Yes, it's time to put those light-weight, tropical suits on again and remember to tip the punkah-wallah generously because we're going out east again, and I mean - Far East. Two fascinating articles last week on the prospects, or otherwise, of a new Sino-Japanese war. First of all, to set the scene, there is a review by Adrian Michaels in The Telegraph of a book, Bending Adversity: Japan and the Art of Survival by David Pilling, which seeks to enlighten us all on the strange history and society of Japan. The main point Pilling makes is that except for some very rare examples of Japan suddenly galvanising itself, their main problem is their tendency to sink into torpor verging on inertia. Thus it has been, for example, for the last 20-odd years as they drifted along on a tide of stagflation. However, suddenly, according to Pilling, they have become energised again and he suggests that the twin disasters of the Tsunami and the nuclear emergency provided the necessary shock. Today they have a new prime minister with new economic ideas and the determination to drive Japan back into a leading position in world affairs. Not least amongst his early aims is to beef up a military which, under the old, post-WWII agreement with the USA, was reduced to a homeland defence force. Well, they certainly need to do something because the dragon to their west is beginning to breathe fire!
The second article is by James Holmes at The National Interest and he takes a close look at future Sino-Japanese relations which could (and probably will, in my uninformed opinion!) lead to a military 'clash'. I place inverted commas round the word 'clash' because, as Mr. Holmes points out, there is a broad spectrum of possibilities ranging from a couple of patrol boats exhanging shots up to all out war between the two. Hitherto, of course, Japan has felt comfortable under the water-proof defence umbrella provided by the USA which has allowed them to concentrate on making cars (especially excellent Toyotas that I love - but that's another story!) and 'loadsa'money'! But if you were Japanese and under threat from China just how much could you depend on America these days? I would suggest, with due deference to my American readers, somewhere between 'not at all' to 'just possibly maybe'. If in doubt, ask any Israeli!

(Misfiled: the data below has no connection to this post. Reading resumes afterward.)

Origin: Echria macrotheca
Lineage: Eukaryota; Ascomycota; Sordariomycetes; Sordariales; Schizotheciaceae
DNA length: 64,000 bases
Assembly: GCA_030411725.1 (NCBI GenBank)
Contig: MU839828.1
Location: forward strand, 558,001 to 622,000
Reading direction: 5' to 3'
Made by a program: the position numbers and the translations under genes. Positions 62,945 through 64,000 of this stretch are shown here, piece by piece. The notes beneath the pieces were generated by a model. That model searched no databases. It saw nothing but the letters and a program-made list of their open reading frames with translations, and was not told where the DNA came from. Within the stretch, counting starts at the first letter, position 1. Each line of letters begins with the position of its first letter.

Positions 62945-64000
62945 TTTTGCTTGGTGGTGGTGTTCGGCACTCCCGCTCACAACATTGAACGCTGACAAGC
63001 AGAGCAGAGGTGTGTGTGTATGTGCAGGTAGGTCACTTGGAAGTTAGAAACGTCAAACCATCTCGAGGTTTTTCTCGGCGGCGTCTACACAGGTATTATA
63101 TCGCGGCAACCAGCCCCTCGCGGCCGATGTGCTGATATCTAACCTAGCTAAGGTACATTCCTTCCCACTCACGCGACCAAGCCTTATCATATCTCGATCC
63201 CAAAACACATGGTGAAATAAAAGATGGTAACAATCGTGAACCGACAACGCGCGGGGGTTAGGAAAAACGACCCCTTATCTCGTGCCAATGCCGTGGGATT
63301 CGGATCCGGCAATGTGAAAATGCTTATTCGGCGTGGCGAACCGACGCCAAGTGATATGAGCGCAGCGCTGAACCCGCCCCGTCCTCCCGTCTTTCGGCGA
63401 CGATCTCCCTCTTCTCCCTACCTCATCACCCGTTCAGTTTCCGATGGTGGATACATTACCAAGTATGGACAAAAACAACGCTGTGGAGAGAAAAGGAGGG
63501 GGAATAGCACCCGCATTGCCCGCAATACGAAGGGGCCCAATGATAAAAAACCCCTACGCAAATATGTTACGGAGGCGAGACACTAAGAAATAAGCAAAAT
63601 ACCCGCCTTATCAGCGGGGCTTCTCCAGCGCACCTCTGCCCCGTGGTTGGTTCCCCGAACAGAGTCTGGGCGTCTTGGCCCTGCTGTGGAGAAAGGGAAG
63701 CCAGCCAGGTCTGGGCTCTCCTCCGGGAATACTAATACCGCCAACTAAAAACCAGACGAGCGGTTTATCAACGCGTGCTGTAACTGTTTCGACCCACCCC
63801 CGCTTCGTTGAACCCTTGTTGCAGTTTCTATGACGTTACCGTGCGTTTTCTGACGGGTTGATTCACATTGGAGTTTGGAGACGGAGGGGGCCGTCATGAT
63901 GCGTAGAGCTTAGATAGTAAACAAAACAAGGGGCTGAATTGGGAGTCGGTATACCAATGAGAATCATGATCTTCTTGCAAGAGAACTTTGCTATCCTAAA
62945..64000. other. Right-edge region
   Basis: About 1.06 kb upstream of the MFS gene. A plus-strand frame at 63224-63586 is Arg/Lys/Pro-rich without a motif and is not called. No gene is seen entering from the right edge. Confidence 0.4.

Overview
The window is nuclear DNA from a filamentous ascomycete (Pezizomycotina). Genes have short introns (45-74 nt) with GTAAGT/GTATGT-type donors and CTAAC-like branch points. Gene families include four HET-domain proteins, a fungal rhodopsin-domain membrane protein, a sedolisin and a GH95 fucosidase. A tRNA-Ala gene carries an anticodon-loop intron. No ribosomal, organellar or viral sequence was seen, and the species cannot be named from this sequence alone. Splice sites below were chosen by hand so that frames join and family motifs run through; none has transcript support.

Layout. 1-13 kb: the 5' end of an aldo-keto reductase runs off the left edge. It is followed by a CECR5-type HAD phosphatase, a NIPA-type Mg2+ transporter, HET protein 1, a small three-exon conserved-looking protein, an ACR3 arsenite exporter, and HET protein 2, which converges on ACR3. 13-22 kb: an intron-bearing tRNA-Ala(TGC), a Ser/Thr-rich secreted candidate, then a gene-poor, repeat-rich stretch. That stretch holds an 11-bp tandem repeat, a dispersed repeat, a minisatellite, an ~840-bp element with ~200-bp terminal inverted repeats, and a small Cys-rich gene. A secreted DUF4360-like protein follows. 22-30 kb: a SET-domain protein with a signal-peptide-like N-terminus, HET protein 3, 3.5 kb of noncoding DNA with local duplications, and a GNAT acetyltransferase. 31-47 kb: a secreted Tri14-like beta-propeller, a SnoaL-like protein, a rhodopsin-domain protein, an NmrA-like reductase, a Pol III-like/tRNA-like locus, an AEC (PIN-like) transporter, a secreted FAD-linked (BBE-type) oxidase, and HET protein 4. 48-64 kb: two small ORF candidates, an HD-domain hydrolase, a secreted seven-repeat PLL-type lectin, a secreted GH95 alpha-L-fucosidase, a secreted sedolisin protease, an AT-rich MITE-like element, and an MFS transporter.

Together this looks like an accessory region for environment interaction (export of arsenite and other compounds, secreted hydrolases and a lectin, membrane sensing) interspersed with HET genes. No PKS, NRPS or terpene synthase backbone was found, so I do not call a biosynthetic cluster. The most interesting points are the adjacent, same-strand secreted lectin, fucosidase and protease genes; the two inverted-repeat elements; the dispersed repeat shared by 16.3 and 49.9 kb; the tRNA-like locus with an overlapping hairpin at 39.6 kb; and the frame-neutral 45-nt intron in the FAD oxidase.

James Holmes is Professor of Strategy at the US Naval War College so presumably he knows where-of he writes, and by and large this ex-corporal thinks he is right:
American fervor is the key unknown. The United States could be conflicted about its part in a protracted endeavor. It could confront a mismatch between compelling yet seemingly abstract interests, and popular apathy toward these interests. Freedom to use the global commons [ie, the South China Sea] is indubitably a vital U.S. interest. So is standing beside friends in peril. Everyman would doubtless agree if you put these questions to him. But how many rank-and-file citizens truly [comprehend] the system's importance to their daily lives? Few, one suspects.
If so, two antagonists attaching immense value to their objectives will face off in the East China Sea, one backed by a strong but faraway ally whose commitment could prove tepid. Clausewitz -- yep, he speaks out on contemporary affairs once again -- alleges that no one attaches the same urgency to another's cause that he assigns to his own. The ally with less skin in the game makes a halfhearted commitment to the cause, and looks for the exit when the going gets tough.
If the old skeptic is right, the US-Japan alliance could come under stress in wartime. Tokyo and Washington share the same immediate goal, conserving the US-led order in East Asia. Consensus about the surroundings and how to manage them would seem to cement allied unity. But as Clausewitz reminds us, the importance assigned to a goal -- not just the goal itself -- matters. One ally can place so-so value on a goal that another prizes dearly. Tokyo has status and territorial interests at stake, riveting its attention and energies on the dispute. Yet it's far from clear that the American polity -- state and society -- values custodianship of the maritime order or the defense of Japanese-held lands that highly. Suspicions could seep into allied consultations, with Tokyo questioning Washington's devotion and Washington resenting being dragged into war.
Of course, hovering over the considerations of all the 'interested parties' is that never-ending drag-anchor - "It's the economy, stoopid!" Many Chinese who lack nothing in the way of patriotism will, nevertheless, be reluctant to lose their new-found wealth in a war over some uninhabited lumps of rock in the South China Sea. On the other hand, I cannot measure but I do not underestimate the deep and abiding hatred many Chinese bear, with reason, towards Japan. The Germans have learned the hard way - none harder! - that they can achieve their national aims and aspirations by means of commerce much easier and cheaper than by war. I'm not sure the Chinese realise it yet.
It could be, as the dear, old 'Duke of Boot' put it in another context, "A damn nice thing, the nearest run thing you ever saw!"